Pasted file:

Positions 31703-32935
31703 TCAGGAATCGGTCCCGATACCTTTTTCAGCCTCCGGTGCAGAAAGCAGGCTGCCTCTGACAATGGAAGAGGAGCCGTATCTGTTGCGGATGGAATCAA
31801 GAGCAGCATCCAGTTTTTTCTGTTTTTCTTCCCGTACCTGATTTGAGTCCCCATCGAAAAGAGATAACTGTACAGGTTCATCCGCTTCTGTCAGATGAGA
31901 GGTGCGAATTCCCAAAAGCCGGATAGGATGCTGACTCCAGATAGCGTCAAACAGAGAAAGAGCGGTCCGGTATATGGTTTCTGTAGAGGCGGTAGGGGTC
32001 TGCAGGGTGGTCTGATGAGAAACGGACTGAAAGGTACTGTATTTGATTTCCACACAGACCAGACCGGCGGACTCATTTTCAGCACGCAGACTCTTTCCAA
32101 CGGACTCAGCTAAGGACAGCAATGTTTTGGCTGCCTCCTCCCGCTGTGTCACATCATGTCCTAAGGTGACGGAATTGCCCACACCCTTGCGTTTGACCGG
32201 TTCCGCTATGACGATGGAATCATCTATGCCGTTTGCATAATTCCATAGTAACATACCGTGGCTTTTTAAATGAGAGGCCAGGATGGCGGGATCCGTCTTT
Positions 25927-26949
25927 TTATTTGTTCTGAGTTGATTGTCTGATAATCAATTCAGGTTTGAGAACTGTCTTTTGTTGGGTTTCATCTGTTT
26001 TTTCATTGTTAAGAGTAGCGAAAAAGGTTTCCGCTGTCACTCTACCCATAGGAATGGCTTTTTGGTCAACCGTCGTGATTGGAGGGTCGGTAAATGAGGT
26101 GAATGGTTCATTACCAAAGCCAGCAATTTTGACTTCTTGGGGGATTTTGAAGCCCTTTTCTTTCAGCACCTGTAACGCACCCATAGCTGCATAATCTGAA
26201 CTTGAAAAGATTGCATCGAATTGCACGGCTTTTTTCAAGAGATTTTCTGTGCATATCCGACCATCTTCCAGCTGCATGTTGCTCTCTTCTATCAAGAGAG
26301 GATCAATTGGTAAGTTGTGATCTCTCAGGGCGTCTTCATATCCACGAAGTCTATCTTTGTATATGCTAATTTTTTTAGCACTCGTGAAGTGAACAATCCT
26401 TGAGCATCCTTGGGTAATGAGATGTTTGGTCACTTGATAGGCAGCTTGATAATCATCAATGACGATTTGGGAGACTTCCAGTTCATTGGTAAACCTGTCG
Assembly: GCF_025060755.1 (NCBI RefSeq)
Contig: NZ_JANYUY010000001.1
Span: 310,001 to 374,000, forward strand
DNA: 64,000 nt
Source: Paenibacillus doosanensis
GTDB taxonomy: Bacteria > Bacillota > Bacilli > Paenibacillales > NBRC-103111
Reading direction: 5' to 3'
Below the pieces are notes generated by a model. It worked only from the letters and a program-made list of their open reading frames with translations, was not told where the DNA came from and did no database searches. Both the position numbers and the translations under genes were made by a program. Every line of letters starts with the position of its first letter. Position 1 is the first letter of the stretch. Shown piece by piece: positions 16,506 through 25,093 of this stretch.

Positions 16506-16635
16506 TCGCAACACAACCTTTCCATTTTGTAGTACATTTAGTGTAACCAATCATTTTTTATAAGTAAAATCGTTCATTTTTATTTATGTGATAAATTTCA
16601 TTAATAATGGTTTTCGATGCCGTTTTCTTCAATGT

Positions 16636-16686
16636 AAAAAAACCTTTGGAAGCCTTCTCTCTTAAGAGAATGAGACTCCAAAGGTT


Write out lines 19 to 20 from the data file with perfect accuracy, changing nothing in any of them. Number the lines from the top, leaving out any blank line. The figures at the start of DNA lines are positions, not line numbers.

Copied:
Source: Paenibacillus doosanensis
GTDB taxonomy: Bacteria > Bacillota > Bacilli > Paenibacillales > NBRC-103111